Our Duty to Intellectual Activism
Written for the Students of Cambridge, by a student of Cambridge.
There was a fire in us, once. Students faced down governments, proposed political systems and gave the oppressed a platform that forced others to take note. We are now more concerned with building ourselves, our brand and our CV, knowing full well there is no practical value in learning to think about the world around us and how to improve it. If we had any energy left, that passion is reduced to mumbled cries of overpriced hall chips and reading weeks.
We have all had that unsettling feeling. That sense of injustice, of blatant inefficiency. That brief moment in ourselves, when we stood for something. In a sense, many of us came here on a lie. We told ourselves to prepare to be at the forefront of great things. “I thought I would be inspired”, says Jo, a second year economist, “I thought I would be building things with people I found here.”
What is at stake is not just the wasting of our potential, but also our future. We are home to the future leaders of the private and public world. Where is that arrogance in students to look to themselves to shape society? I fear the world of students who don’t think, speakers who don’t talk and leaders who don’t lead.
Our generation will face some of the greatest challenges and opportunities the world has ever seen. Global health. Artificial intelligence. Refugees. Climate change. Drones. The world is changing; where are the students of Cambridge to be found? Will some of the world’s brightest students sit and watch the world go by? If there was ever a time for us to start tackling these issues in an intelligent and coherent manner, our brief time in this institution is it.
Intellectual activism is not simply about protesting or locking down an auditorium. It is about throwing ourselves to figuring out intelligent and practical solutions to the problems around us. Student activism should not be about solving everything at once, but mapping out what practical change can look like. For all her flaws, presidential candidate Mrs. Clinton stood firm on this point when facing down protests from the Black Lives Movement. She asks them what is their proposal and their plan for the country. They talk about their impact on the country’s psyche and ask her if their presence has changed her heart. To that, she responds:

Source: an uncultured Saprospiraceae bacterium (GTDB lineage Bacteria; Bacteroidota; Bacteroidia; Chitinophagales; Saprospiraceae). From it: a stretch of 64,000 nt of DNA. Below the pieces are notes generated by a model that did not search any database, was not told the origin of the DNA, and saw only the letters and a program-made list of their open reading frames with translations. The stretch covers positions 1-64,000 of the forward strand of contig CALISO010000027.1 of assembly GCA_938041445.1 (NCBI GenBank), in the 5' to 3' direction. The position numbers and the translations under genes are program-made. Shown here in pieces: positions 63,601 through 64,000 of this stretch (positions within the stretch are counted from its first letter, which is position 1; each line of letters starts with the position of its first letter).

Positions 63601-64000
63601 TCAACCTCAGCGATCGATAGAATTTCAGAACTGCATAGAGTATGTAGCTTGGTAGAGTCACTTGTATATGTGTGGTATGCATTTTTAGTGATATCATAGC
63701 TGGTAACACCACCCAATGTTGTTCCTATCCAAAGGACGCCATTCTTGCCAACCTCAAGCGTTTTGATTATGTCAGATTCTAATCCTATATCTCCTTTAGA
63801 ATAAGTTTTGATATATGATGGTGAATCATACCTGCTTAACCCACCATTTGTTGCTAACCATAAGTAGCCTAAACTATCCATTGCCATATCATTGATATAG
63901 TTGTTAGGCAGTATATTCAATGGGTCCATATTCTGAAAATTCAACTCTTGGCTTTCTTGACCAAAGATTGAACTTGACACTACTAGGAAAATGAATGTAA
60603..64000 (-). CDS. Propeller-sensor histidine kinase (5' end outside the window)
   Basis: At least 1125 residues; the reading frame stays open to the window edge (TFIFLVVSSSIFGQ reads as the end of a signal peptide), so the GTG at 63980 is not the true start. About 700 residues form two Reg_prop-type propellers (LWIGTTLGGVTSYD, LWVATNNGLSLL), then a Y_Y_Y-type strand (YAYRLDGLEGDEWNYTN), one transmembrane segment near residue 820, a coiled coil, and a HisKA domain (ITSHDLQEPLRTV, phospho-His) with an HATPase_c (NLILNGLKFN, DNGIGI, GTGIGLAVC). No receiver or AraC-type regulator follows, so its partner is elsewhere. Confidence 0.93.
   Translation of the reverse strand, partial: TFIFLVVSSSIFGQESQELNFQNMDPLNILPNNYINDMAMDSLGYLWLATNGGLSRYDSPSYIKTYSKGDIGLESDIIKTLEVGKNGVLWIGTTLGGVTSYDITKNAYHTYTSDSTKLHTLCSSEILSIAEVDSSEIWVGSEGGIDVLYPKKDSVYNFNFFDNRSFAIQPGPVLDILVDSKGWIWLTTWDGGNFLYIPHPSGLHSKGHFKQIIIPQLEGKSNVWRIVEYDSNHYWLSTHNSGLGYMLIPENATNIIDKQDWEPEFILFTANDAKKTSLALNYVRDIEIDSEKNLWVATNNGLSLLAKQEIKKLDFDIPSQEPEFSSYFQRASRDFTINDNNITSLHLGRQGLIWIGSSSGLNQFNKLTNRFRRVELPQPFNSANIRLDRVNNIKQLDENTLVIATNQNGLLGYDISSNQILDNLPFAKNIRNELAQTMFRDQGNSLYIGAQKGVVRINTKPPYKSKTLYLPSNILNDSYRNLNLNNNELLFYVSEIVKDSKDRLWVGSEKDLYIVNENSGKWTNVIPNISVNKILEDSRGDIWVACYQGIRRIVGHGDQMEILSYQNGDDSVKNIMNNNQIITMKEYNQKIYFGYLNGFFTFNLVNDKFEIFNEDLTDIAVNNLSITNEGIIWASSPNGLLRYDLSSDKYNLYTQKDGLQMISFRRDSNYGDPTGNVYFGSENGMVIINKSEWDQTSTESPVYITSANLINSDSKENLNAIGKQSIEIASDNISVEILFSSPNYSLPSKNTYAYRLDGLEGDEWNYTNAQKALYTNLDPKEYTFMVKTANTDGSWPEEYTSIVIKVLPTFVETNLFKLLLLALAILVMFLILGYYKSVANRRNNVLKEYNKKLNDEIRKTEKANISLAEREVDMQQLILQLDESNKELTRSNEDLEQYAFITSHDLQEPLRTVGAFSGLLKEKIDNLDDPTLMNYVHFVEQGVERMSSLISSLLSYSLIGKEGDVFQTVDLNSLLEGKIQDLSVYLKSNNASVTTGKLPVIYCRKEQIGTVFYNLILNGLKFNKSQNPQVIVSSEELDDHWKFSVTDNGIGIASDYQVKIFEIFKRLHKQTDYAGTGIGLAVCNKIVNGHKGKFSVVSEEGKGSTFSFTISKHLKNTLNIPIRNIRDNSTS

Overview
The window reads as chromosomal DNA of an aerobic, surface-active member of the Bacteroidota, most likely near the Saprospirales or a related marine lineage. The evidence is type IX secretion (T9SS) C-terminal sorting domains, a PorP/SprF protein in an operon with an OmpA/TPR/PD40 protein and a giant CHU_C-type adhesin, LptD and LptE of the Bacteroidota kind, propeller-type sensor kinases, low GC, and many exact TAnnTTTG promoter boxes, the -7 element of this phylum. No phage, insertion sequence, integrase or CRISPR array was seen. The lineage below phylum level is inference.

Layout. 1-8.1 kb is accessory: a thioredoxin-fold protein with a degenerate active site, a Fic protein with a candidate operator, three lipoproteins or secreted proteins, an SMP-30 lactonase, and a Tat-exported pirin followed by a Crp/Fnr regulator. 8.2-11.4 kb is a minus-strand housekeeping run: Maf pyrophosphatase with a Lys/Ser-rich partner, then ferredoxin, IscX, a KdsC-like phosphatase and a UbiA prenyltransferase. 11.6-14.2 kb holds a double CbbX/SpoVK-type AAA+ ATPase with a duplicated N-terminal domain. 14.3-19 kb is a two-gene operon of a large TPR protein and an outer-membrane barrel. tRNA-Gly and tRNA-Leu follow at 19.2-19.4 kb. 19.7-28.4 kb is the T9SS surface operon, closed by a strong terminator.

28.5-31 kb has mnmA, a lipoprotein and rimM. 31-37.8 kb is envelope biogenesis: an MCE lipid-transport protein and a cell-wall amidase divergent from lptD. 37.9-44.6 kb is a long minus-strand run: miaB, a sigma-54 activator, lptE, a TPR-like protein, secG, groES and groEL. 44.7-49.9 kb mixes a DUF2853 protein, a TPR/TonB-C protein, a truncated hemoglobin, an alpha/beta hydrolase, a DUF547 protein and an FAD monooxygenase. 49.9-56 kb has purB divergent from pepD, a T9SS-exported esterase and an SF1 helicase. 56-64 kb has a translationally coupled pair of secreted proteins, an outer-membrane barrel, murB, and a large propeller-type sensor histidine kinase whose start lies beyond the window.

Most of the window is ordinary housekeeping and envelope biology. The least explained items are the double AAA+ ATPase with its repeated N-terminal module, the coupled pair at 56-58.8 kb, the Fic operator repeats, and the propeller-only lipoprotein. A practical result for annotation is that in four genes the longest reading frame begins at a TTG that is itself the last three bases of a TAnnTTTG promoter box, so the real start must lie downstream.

“I don’t believe you change hearts,” Mrs. Clinton says, summarizing her basic view of social policy movements. “I believe you change laws, you change allocation of resources, you change the way systems operate.”
I like the idea that there is an untapped power in gathering all of us here in this tiny city. We are not just a demographic to be riled up by the parties-to-be on the next hot-button issue. We are a scholarly collective, a synergetic mass of pure brainpower that really has not been used to do much other than fill up pieces of Tripos papers. Of all places, this should not be expected from Cambridge. We are, all of us, always surrounded by the greatness that is etched into the very halls we live in. If we do not even try to give a thought about these issues, who will?
Students of Cambridge, we have an intellectual duty to the world. There is so much we could do here, so many people we might accidentally inspire. I, you, we are here for the intellectual journey. Talk about what you have read. Ask questions. Join discussions. To quote Stephen Hawking, Fellow of Gonville & Caius, “Try to make sense of what you see and about what makes the universe exist. Be curious.”